Pearson Airport in Mississauga looks to cargo for continued cash flow


Published November 9, 2021 at 10:00 am

The air cargo business has played a key role in keeping revenue flowing for Pearson Airport in Mississauga during the COVID-19 pandemic, and airport officials want to keep that cash stream alive. 

Speaking yesterday at the Airports Council International-North America’s 2021 annual conference and exhibition in Toronto, the head of Pearson said the pandemic also drove home the message that cargo is critically important in other ways, too. 

“Over the last 18 months, air cargo was a lifeline for society, delivering personal protection equipment and vaccines, as well as meeting the supply needs of businesses and the ‘wants’ of consumers,” said Deborah Flint, president and CEO of the Greater Toronto Airports Authority (GTAA), which runs Pearson.   

“We are in a time of great change and disruption. Global companies are rethinking their supply chains and how to ensure supply chain resiliency. At the same time, there is a boom in e-commerce, amplified by the pandemic, but expected to retain much of its momentum going forward.” 

Flint, who moderated a panel on “The Continued Climb of Air Cargo,” was speaking to airport officials from across Canada and the U.S.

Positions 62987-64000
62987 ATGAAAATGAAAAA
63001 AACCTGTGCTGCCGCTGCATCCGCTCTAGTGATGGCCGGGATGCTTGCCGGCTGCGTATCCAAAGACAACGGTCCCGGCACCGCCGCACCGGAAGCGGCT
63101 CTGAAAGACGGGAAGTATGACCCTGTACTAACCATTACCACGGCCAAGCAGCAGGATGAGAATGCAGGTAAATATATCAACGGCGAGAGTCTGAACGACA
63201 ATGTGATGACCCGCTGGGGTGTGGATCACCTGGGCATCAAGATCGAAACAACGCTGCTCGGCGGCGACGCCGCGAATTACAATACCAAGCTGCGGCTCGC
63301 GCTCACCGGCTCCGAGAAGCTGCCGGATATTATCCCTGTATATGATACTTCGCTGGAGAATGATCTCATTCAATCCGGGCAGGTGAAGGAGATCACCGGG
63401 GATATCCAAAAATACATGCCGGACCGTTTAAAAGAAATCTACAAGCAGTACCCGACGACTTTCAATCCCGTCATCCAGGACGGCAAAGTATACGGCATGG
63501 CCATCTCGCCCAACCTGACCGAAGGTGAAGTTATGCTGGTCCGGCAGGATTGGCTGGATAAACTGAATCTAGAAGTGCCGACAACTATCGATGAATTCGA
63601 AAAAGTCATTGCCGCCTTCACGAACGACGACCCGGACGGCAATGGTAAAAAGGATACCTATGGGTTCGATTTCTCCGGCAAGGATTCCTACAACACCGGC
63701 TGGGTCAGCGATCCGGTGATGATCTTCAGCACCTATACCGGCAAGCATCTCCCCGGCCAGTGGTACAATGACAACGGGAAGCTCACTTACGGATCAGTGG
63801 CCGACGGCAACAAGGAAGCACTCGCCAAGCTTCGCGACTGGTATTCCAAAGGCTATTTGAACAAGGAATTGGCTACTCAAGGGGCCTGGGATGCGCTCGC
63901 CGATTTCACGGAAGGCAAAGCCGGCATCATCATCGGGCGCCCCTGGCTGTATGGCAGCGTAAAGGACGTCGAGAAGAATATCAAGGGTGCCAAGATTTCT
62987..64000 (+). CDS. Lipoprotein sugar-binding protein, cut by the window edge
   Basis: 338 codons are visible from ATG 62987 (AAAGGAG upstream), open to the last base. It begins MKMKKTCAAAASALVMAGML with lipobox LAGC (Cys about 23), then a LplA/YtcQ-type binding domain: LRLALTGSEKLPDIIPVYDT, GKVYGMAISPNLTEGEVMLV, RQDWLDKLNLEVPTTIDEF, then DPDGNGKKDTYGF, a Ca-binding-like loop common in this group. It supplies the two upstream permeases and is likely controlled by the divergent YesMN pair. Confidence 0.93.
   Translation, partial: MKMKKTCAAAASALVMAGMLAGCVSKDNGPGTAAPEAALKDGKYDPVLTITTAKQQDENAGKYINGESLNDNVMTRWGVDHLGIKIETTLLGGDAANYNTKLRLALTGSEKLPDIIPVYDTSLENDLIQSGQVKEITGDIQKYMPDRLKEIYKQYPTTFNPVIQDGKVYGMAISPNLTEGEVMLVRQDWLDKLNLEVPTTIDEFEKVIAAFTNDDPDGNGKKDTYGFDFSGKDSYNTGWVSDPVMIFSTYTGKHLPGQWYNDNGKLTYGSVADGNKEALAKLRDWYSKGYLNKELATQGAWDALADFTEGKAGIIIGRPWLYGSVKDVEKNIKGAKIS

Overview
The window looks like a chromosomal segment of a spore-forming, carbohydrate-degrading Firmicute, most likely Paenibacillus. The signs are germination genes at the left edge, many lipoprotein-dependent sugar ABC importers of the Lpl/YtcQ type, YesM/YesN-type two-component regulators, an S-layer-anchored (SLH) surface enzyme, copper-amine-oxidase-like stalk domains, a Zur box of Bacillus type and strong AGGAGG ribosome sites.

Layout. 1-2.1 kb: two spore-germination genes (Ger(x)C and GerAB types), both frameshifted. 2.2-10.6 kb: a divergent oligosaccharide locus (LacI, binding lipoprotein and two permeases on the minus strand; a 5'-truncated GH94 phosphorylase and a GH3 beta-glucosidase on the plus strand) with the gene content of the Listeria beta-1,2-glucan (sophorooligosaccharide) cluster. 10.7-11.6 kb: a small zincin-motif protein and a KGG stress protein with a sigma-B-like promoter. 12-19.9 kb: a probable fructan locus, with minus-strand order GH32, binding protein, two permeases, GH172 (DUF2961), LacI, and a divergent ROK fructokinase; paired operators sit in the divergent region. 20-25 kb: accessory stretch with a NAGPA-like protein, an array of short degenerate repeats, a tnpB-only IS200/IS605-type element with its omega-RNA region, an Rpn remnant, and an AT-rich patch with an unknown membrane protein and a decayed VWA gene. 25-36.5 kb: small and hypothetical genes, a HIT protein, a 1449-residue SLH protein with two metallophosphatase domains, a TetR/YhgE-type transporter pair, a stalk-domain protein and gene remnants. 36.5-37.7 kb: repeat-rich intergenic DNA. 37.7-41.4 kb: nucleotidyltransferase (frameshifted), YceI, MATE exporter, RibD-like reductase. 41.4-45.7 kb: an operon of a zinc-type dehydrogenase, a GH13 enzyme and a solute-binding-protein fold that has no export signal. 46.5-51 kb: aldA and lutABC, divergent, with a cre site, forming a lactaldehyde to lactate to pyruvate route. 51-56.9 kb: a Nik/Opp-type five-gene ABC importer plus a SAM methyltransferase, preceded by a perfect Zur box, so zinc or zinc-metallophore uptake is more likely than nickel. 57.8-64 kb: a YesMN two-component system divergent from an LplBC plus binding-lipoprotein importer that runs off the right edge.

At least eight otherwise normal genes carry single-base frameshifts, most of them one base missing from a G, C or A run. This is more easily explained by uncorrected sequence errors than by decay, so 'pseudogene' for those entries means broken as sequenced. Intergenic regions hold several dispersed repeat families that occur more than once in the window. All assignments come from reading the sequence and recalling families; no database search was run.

They discussed opportunities to “continue leveraging the air cargo revenue stream, attracting more cargo airline service and how airports can integrate cargo into their strategic plans.” 

Officials at the airports said that with the downturn in air travel during the pandemic, “air cargo has played a starring role in many airports’ operations over the past 18 months, both from a revenue generation standpoint and by facilitating the movement of vital personal protective equipment, vaccines, perishable goods and more.” 

Pre-pandemic, Pearson Airport processed 40 per cent of Canada’s air cargo and was rated in the top 30 airports worldwide for cargo activity, GTAA officials say.  

Over the first half of 2021, average daily cargo activity at Pearson more than doubled versus 2019, they continued, underscoring the continuing importance of air cargo at Pearson to local communities, Ontario and the country. 

In looking to the future, Flint said both short- and long-term outlooks are positive. 

She noted that officials expect cargo demand in 2021 to be 8 per cent higher than 2019, rising to 13.2 per cent above 2019 levels in 2022.  

“However, the cargo industry is also facing significant global supply-chain congestion, as well as throughput and staffing challenges at airports around the world including in the United States and Canada.” 

Conference participants also touched on air cargo’s role as a safety net in the supply chain, the importance of technology and innovation, and how airports’ sustainability efforts can be incorporated into cargo activities.   

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